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Fashion

Material girl

autumn 2017

 
 
 
 
 
 
 
 
 
 
 
 
 
 
 
 
 
 
 
 
 
 
 
 
 
 
 
 
CINDY VOGELS, MILLINER TO the stars, is building her empire on the sewing machines she grew up with. 
 
In fact, she says her machines are extensions of herself.
 
“My sewing machines are older than I am; they’re my mum’s.”
 
Cindy is keeping it in the family, working at home, with her mum, on machines she learned to sew on as a child. 
 
Though plenty of people have seen Cindy’s designs, few probably realise she handcrafts each unique piece at home in Gympie, and her mum is still her head machinist. 
 
When she speaks to salt, Cindy is in the shade of a frangipani tree in her front yard.
 
Magpies are warbling as this fiercely independent creative talks about her life. 
 
In 2013, as a single mother of four, Cindy was afraid she’d lost connections in the industry, but was determined to stay home and run her business around the needs of her family.
 
One morning she met a speaker at a business networking event.
 
The speaker told Cindy to come out from “behind the curtain” and that it was time for her to step into the light. 
 
It resonated.
 
“I was afraid of stepping into the light,” Cindy says.
 
“It’s not an easy thing to do.
 
Now I just hope I’m standing in that light with gratitude and humanity.”
 
Cindy shared a photo on social media of a magnificent feathered headpiece alongside some clothing she’d made.
 
Lady Gaga’s people snapped up the bespoke headpiece and the humble milliner attracted global attention when Lady Gaga wore it. 
 
For four months she worked with Lady Gaga.
 
This time gave Cindy an understanding of what it took to work with a music artist of the highest calibre.
 
Taking that insight and applying it to her business, Cindy says she felt like an accidental entrepreneur.
 
She says, “I really just aligned myself with good people and worked hard.” 
 
Since then, Cindy has been busy developing a line of clothing (under the label Racy & Lucky) favoured by country music stars including Golden Guitar winner Caitlyn Shadbolt and local singer-songwriter Cassi Hilbers. 
 
Juggling family demands and a business, Cindy lives by to-do lists.
 
“I look at it as a holistic list to do the things I need to do to earn a good night’s sleep.
 
It came out of baby brain.
 
I love crossing things off, even if it’s just a dentist’s appointment.”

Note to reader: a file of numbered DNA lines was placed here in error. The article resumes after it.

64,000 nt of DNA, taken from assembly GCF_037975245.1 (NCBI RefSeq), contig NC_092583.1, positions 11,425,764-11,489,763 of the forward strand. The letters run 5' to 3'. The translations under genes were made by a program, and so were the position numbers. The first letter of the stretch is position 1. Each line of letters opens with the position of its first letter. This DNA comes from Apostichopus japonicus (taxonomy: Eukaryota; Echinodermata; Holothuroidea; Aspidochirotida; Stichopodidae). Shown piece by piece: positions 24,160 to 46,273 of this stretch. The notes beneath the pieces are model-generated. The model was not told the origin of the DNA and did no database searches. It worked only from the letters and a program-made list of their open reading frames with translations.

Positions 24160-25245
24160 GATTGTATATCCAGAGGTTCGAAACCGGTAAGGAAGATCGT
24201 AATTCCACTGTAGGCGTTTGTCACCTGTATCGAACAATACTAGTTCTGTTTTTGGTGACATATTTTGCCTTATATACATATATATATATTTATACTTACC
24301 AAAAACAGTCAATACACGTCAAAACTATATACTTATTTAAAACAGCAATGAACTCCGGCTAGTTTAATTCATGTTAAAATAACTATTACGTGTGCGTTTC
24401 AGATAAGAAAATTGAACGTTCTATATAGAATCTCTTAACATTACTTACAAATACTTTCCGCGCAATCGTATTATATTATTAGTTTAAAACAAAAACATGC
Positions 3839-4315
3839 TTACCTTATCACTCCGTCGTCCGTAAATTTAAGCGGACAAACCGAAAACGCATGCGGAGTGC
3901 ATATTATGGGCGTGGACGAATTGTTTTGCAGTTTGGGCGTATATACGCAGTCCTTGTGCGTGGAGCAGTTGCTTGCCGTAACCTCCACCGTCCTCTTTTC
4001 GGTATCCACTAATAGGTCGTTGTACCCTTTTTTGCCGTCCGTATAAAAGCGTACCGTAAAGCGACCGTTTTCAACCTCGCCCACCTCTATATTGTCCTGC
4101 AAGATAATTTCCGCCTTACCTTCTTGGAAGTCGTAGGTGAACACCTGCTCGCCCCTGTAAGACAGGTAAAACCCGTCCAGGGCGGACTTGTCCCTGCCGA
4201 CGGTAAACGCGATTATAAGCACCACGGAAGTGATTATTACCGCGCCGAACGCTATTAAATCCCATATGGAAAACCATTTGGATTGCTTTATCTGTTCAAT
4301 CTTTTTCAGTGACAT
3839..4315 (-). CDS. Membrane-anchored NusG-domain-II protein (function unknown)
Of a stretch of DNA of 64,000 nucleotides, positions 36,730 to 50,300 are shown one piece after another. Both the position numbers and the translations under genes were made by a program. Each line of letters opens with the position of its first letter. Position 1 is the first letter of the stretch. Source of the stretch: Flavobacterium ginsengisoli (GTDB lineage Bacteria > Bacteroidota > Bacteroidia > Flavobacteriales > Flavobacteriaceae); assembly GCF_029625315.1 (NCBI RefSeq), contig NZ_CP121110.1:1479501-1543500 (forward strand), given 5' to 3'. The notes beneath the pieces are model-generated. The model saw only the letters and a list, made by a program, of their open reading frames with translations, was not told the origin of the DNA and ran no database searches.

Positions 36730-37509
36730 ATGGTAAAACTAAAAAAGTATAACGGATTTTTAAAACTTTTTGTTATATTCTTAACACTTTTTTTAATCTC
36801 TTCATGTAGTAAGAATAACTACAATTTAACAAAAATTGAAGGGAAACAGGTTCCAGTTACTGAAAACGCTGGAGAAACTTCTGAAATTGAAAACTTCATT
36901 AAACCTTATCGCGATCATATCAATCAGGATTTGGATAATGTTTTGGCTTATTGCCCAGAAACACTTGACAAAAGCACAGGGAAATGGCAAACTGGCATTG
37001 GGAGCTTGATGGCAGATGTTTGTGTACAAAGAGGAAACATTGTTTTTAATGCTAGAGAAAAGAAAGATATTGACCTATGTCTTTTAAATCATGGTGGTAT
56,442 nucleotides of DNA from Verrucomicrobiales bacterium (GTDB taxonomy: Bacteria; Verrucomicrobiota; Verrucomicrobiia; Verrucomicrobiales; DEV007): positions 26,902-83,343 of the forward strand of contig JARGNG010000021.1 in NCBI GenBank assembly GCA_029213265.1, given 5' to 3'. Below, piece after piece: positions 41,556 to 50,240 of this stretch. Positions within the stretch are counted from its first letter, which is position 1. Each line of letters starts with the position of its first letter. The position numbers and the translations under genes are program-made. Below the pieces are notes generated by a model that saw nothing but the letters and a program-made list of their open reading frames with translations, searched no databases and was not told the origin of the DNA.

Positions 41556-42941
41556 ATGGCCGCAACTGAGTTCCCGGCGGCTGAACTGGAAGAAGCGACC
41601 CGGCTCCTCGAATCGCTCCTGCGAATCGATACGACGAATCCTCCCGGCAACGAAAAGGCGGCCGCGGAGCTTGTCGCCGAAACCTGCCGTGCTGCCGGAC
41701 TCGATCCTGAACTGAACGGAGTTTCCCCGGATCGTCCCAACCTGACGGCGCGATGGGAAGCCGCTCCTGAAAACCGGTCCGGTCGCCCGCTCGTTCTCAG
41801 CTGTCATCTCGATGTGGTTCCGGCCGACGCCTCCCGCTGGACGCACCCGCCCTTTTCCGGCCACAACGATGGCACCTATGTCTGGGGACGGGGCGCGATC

A typical day for Cindy revolves around her work and her children.
 
She divides her time between designing, sourcing fabric, sewing and invoicing, although she laughs and says, “The child in me would sew for candy.” 
 
Often working through the night, Cindy still manages to find the energy to spend as much time as possible with her children before and after school.
 
“I feel like I owe it to my children to share what I have inside and what I can contribute to this world.
 
I think that’s the best gift I can give my children, to show them who I am.”
 
If an item of clothing can provide insight into who we are, it’s worth noting that Cindy prizes her red high heels “because of Juliette Binoche in Chocolat.
 
The daughter asks, ‘Why can’t you wear beige shoes like all the other mummies?’
 
She replies, ‘Ahhh, because I’m not like all the other mummies, my dear.’”
 
As an intuitive artist, Cindy puts her trust in the creative process.
 
“I’ve painted for years and I didn’t want Racy & Lucky to become a stressful business, so I’ve almost built it as a therapeutic art form.”
 
“I realised I was very, very lucky to combine something I had loved as a child and fulfil a purpose.
 
I’ve been doing this my whole life and I just didn’t know where it fit.
 
We all know something we’re good at and something we enjoy, but when you know how it all fits together you begin to attract miracles.” 
 
Cindy is reminded of a quote she recently shared with her followers, “A grateful heart attracts miracles.”
 
Cassi Hilbers is one of the miracles Cindy has attracted.
 
The 15-year-old wears a back brace, which inhibits her ability to dress for each stage performance.
 
With this in mind, Cindy and Cassi worked together to create two designs for the singer’s appearances at the Tamworth Country Music Festival.
 
The designs were a hit, and testament to Cindy’s ability to effortlessly combine her unique skill set with a deeper understanding of her client’s needs.
 
Cindy says she enjoys the collaborative creative process as much as seeing the final product on her clients.
 
“I’m at so many festivals these days and I’m always dressing the headline act but I’m also interested in the 15-year-olds who are up at three o’clock.
 
I’ll offer them a T-shirt and a one-time sponsorship so their first video clip looks more amazing than they ever imagined.
 
It’s really lovely to gift an up-and-coming music artist, especially the girls.
 
Racy & Lucky has become a bit of a girl power label because unfortunately the girls have a smaller window in the industry.
 
I’m very much about helping the young female artist in their early years.”  
 
As for the future of her business, Cindy is happy to allow it to “do its thing”. 
 
“I see great growth the way I’m doing it; it’s an intuitive, artful process.
 
My family will always come first and it’s about finding that balance and growing at a rate that we’re happy with.
 
I love that my children can come into my studio and do their homework while Mummy’s working.
 
I love that my kids are so close.
 
I love that my kids are my closest audience and they are learning about business in this unusual way.”
 
“It’s why I’m not in a hurry.
 
I want the business that I run to feel good for me and everyone involved, and if that takes another five years it doesn’t matter to me.
 
I just want to keep doing beautiful work with good energy.”
 
words xanthecoward photos kristaeppelstun